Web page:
7 Financial Moves Returning Reservists Need to Make
When you return home from a long deployment the last thing on your mind is checking your finances -- it should be the first. Some returning reservists find that they have been victims of identity theft, or that their money was mismanaged while they were away. In fact, most reservists find they need help managing their finances when they return home, reports the American Institute of Financial Planners Association. If you want to ensure that your finances are protected, follow these seven steps published by Bankrate.com:
1.) Check your credit. Amendments to the Soldiers and Sailors Civil Relief Act (SSCRA) prohibit both creditors and insurers from notifying credit agencies, denying credit or changing terms against servicemembers who exercise their rights under the federal law. To make sure the SSCRA was followed, get credit reports from all three major credit reporting agencies and look for any adverse reports added during your time on duty.
2.) Take a look at your insurance. Make sure all insurance polices are active. A reservist called to active duty is entitled to reinstatement of any health insurance that was in effect when he or she was called up, even if a health condition has changed.
3.) Undo powers of attorney. Write a letter revoking power of attorney to anyone that you granted it to. Even if the person holding power of attorney is a family member, written notification eliminates misunderstandings.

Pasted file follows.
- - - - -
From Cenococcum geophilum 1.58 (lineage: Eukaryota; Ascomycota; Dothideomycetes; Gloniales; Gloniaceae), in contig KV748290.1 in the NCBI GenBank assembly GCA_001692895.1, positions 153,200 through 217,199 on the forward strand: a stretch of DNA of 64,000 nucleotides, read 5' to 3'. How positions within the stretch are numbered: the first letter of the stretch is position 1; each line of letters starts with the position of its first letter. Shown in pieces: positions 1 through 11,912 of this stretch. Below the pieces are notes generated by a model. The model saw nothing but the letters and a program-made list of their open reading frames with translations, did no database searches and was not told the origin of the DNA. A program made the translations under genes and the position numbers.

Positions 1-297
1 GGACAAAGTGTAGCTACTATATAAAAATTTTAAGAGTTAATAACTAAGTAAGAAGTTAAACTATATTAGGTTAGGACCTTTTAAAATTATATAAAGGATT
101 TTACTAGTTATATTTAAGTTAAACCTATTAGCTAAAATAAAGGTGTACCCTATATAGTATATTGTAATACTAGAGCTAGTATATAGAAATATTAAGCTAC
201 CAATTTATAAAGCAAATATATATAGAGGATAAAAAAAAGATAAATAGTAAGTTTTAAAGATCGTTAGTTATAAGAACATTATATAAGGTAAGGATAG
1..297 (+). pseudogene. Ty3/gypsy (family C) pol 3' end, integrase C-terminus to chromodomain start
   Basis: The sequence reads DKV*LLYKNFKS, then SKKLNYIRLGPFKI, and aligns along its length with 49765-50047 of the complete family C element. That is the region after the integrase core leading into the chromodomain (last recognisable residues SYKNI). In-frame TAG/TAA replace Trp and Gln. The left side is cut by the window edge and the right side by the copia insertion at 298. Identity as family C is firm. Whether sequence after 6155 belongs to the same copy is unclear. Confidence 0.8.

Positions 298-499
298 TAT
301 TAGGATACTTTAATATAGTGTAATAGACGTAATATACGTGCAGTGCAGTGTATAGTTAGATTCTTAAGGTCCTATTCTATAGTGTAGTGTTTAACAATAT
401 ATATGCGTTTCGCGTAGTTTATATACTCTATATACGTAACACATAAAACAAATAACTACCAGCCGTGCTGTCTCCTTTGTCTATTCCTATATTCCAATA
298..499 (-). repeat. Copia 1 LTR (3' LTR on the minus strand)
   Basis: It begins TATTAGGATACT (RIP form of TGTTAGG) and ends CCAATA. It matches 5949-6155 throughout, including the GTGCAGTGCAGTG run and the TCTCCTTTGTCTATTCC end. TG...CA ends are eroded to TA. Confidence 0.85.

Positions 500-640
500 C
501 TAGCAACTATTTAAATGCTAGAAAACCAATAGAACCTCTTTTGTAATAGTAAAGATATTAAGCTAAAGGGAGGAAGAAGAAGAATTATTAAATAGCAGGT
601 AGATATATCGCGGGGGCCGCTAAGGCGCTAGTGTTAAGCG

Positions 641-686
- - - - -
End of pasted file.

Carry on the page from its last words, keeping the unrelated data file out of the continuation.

4.) Talk to your creditors. The 6 percent interest rate available to reservist on active duty ends when their active duty ends. Your creditor will know that date because it's on the call-up orders that you submitted when you asked for the rate reduction. If your creditor doesn't notice right away, you're under no obligation to tell him. But if he notices later, the creditor can collect interest retroactively, unless you seek forbearance within 30 days because you can't pay. If that's the case the creditor is obligated to give you a reprieve that is at least, but not longer than, the amount of time you were on active duty.
5.) See your lawyer. Legal proceedings such as bankruptcy, eviction, foreclosure, divorce and civil suits that have been put on hold will be rescheduled based on the date of return on your orders. If you need more time, your lawyer will have to petition the court for a stay. Normally these are granted for a 60-day period.
6.) Pay your taxes. Any income, property or other taxes that are due during your period of active duty must be paid within six months of your return date to avoid penalties.
7.) Review your situation. If you took a cut in pay during your period of active duty, you are undoubtedly facing some financial challenges. The best way to get back on your feet is to plan and budget. Bankrate.com and Military.com offer numerous tips for strategies on how to manage your cash flow.
For more financial information or advice visit, Military.com's Finance Center.